Posted on February 27, 2013 by

Proposed new statutory trusts for security of payments to contractors

The construction industry accounts for 15% of businesses in New South Wales but up to 30% of these businesses go into administration (source: Terms of Reference, Independent Inquiry into Construction Industry Insolvency in NSW).

When this happens, as the Australian Financial Review noted on 15 November 2012 at page 44:

The collapse of a big contractor has a ripple effect, often ruining scores of subcontractors and suppliers. They are last in the queue as administrators, banks and employees have a first call on the assets.

It is against this background that the New South Wales Government instituted its Independent Inquiry into Construction Industry Insolvency chaired by Bruce Collins QC (Inquiry).

The Inquiry has recommended a number of amendments to Building and Construction Industry Security of Payments Act 1999 (SOPA).  Arguably the most significant will be the proposal for statutory trusts for construction payments.

The Inquiry handed down its final report in November 2012 and the Government has now exhibited three consultation summary papers outlining proposed amendments to the SOPA.  A link to the Finances and Services web page on the issue is here.

SOPA was originally enacted in NSW and similar legislation has now been enacted in all Australian jurisdictions.

SOPA addressed a common problem for sub-contractos: where a sub-contractor sought payment, a head contractor would sometimes raise issues of quality and workmanship. Disputes over offsetting amounts and claims could see invoices unpaid for months if not years and in the interim the sub-contractor could become insolvent.

SOPA introduced a procedure whereby sub-contractors issue invoices as a payment claim under the Act.  If the head contractor disputes the amount, it can issue a payment schedule and in the event of a dispute the matter is sent to adjudication.

The system has short, self executing deadlines and the process is not designed to put an end to cross claims and actions by head contractors against sub-contractors for substandard work.

SOPA therefore attempts to maintain cash flows for sub-contractors allowing work to continue and payments to be made. It assists in ensuring that building contractors have more certainty regarding income and head contractors will be more likely to see projects completed.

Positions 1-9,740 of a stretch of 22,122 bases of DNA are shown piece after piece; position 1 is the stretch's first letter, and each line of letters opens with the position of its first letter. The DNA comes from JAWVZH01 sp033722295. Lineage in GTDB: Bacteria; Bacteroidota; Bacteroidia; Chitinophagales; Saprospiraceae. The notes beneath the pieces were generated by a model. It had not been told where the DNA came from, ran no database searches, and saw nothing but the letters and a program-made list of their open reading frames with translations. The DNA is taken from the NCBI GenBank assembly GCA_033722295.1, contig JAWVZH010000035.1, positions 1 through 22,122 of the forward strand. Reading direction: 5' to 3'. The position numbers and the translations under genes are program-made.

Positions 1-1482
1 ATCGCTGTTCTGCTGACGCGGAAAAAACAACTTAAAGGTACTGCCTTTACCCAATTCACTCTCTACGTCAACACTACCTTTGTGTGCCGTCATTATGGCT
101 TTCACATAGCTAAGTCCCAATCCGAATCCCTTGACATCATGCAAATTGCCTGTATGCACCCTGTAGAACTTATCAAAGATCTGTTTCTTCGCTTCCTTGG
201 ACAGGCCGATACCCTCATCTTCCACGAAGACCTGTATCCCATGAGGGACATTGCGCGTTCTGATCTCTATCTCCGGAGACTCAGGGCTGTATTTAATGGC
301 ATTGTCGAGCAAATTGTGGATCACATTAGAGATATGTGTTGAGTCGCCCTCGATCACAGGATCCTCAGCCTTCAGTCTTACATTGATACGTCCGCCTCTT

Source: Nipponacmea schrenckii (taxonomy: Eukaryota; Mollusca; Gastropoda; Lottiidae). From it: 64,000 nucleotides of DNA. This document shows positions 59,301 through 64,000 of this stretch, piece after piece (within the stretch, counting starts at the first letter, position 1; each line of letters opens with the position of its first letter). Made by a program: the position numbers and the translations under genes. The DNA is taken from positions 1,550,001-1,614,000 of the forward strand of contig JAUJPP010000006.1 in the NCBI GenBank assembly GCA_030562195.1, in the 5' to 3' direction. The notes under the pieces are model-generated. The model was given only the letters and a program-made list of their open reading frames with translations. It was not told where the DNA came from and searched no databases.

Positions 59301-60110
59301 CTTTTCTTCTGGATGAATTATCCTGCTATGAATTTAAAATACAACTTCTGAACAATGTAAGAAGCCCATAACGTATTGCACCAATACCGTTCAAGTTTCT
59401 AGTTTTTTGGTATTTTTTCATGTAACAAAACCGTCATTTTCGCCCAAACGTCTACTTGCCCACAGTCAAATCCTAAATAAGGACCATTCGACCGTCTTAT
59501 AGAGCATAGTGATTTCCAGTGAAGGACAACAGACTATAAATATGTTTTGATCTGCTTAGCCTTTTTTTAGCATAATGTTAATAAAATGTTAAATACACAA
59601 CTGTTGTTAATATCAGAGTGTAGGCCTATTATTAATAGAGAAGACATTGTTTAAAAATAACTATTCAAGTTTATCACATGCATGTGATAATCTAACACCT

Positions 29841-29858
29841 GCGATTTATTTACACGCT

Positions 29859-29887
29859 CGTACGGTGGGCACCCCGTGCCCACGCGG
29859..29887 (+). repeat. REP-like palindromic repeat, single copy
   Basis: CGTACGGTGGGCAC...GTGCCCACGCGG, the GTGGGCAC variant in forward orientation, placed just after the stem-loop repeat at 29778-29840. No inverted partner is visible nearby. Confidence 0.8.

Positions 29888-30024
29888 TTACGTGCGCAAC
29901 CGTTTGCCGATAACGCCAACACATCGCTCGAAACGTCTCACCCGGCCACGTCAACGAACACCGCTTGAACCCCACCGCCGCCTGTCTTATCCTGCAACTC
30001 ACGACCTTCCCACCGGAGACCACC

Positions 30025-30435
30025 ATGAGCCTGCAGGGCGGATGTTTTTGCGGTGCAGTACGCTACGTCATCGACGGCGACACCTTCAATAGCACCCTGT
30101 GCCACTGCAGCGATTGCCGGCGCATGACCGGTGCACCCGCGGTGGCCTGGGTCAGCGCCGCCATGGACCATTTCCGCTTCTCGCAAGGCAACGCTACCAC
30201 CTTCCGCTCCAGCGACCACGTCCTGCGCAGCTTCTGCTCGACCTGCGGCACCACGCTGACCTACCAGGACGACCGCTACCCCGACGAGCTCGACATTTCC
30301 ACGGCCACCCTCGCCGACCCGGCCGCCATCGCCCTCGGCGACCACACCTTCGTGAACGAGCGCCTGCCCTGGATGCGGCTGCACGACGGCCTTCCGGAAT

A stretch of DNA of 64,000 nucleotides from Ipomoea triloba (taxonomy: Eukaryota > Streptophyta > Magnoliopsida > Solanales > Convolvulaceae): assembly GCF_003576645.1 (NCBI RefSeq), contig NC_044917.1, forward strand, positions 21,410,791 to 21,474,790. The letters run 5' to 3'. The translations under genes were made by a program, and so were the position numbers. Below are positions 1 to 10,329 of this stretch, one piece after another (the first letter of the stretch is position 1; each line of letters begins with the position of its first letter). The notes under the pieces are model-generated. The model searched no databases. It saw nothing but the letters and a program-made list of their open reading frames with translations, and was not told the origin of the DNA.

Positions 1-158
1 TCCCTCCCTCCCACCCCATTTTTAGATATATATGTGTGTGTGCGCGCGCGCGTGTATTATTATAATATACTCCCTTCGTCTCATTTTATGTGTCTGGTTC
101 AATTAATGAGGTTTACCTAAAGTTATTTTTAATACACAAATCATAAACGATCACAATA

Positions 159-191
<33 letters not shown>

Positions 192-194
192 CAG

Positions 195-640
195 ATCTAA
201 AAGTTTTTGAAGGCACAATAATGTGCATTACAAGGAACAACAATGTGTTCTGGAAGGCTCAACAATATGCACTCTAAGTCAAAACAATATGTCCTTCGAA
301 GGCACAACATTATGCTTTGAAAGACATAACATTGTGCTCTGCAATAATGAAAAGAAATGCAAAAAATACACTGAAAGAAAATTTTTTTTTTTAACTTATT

However, as the statistics quoted above show, SOPA is not enough to stop many building companies going to the wall.

Statutory trusts

The Inquiry proposal is that for all building projects valued at over $1,000,000.00,  where money is to be paid by a principal to a head contractor for building materials, goods and services (including retention monies), the head contractor will be required to set up a separate bank account to hold the funds on trust for those services.

Likewise, where a contractor holds money for one or a number of sub-contractors, those sums will also be held in a separate account.  The same principles will apply to each contractor down the supply chain.

The designated trust account will replace any other account used for the purpose of paying for goods and services.

To make payments from the trust, the head contractor (or other designated trustee paying a contractor) will submit a certificate to the bank stating the amount due to the beneficiary.  The head contractor can only draw money from the trust account when all sub-contractors have been paid.

The trustee will be obliged to keep records and maintain auditing standards similar to those already maintained by agents for real estate deposit monies under the Property Stock & Agents Act 2002. Sub-contractors would have defined access rights to those records to ensure their payments are honoured.

Within the SOPA dispute resolution mechanism, adjudicators will be able to make findings on release of payments to beneficiaries for a particular project.


It appears that the NSW Government is considering a radical and innovative step to protect the many sub-contractors who become insolvent due to the fact that they are, as the AFR quote above states, the last in the queue when it comes to picking over the carcass of an insolvent principal or head contractor.

However, the measures are unlikely to be universally embraced.  Banks and lenders with varying degrees of security have, to date, enjoyed a priority over unsecured sub-contractors.  If funds are to be effectively protected from them during an insolvency event, this is likely to increase the cost of funds available to proponents/developers who will become principals and trustees under the new trust arrangements.

As this is State law, the question also remains: what happens if NSW goes it alone?  Will the cost of borrowing in NSW encourage banks and developers to go to less regulated environments?

Further, the finer details of how much needs to be paid into these trust accounts to ensure sub-contractors are paid needs to be carefully defined.  Rarely does a project begin with the full amount available for construction from beginning to end.  Lenders release funds in tranches on the head contractor or principal achieving certain agreed milestones.  The need to keep the sub-contractors’ trust topped up, as well as the additional compliance costs, may well make life easier for sub-contractors, but much harder for principals to finance projects in the first place.